TWFH: What are the “right” questions to ask? How can you get family members talking?
JR: A lot of times, the best thing to ask is for family stories. A lot of facts are tied into stories. Your relative might not think they know a lot about family history. But try asking when their parents came to this country or what challenges they faced. Then, listen for little clues. That’s the best way to get started.
TWFH: What are your favorite resources for genealogy research?
JR: The Mormon church now has a large portion of their expansive archives available in an online database. They’ve always kept immaculate records, but originally, you’d have to go to a Mormon church or family center and physically search for information. Now it’s all online. Their website is called Familysearch.org. It’s not as user-friendly as Ancestry.com, but you can sign up for free membership. You can do research, and they do have a place where you can build family tree. It’s a good place to keep organized and it’s free. It’s a really good database to look through.
TWFH: You mentioned that Familysearch is free, but a lot of genealogy sites require a paid membership. In your opinion, are paid memberships worth it?
JR: Yes, I think if you’re beginning your research, they are worth it. Give yourself a month’s worth of paid memberships and plow through as much information as you can. But you want to be choosy about which memberships you pay for; some are not worth it. Obviously, Ancestry is one I’d recommend because it’s very intuitive and it has a lot of information.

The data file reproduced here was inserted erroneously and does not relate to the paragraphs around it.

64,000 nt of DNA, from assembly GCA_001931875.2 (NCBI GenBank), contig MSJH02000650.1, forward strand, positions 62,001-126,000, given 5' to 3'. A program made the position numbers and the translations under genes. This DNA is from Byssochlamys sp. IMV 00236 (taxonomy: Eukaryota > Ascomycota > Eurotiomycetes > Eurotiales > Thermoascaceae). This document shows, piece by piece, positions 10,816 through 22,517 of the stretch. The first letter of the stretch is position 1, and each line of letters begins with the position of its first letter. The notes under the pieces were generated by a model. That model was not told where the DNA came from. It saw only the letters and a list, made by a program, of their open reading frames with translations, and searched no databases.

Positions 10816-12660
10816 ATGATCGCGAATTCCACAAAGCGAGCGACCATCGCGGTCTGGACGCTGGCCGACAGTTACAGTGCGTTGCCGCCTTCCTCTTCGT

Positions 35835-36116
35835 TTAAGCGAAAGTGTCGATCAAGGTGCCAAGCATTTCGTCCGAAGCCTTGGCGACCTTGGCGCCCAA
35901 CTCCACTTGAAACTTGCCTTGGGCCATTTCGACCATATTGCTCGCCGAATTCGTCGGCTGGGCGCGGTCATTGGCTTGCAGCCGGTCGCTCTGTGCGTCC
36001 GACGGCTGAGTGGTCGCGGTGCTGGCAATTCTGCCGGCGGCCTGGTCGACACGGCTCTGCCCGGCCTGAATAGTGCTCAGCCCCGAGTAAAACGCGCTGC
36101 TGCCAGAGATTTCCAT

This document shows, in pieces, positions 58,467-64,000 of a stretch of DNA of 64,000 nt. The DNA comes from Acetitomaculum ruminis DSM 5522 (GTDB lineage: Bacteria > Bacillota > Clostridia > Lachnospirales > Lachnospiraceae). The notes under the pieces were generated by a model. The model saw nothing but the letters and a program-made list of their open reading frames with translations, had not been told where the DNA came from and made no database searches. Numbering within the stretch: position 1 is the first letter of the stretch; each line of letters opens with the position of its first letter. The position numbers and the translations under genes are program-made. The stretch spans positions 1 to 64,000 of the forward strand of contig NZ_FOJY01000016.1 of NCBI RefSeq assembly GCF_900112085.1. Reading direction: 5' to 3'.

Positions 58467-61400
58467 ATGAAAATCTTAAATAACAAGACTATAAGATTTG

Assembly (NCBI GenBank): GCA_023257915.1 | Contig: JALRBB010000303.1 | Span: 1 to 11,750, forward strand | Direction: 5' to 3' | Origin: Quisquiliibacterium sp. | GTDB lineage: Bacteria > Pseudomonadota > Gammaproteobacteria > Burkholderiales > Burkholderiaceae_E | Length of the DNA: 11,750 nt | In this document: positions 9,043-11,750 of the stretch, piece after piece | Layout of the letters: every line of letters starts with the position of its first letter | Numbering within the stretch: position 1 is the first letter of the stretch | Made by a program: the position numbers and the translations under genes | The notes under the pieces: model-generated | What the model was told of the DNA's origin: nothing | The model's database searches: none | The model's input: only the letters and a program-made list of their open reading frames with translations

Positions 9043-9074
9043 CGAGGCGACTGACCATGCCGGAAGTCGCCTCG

TWFH: Are there any surprising places to find information? Anything that most people might not think of right away?
JR: Try looking through old census records, state or federal. They have a lot of valuable information. Ship manifests are good, too, if you know when your ancestors came to this country. A ship manifest will tell a person’s name, age, occupation, and where they came from. You have to be careful with these types of sources, though: They’re notorious for having misspellings of names or wrong birth years. These records were handwritten at a time when people didn’t always have a set spelling for their names. Things were just spelled phonetically by whoever was doing the writing. Also, when records were transcribed, the names were recorded in whatever way they were understood by the person recording them. So, if the person who originally wrote the record had horrible handwriting, the recorded name might be very different from the actual name.
TWFH: That has to make things more difficult. Does that change how you approach research? How do you make sure you’re finding the right people?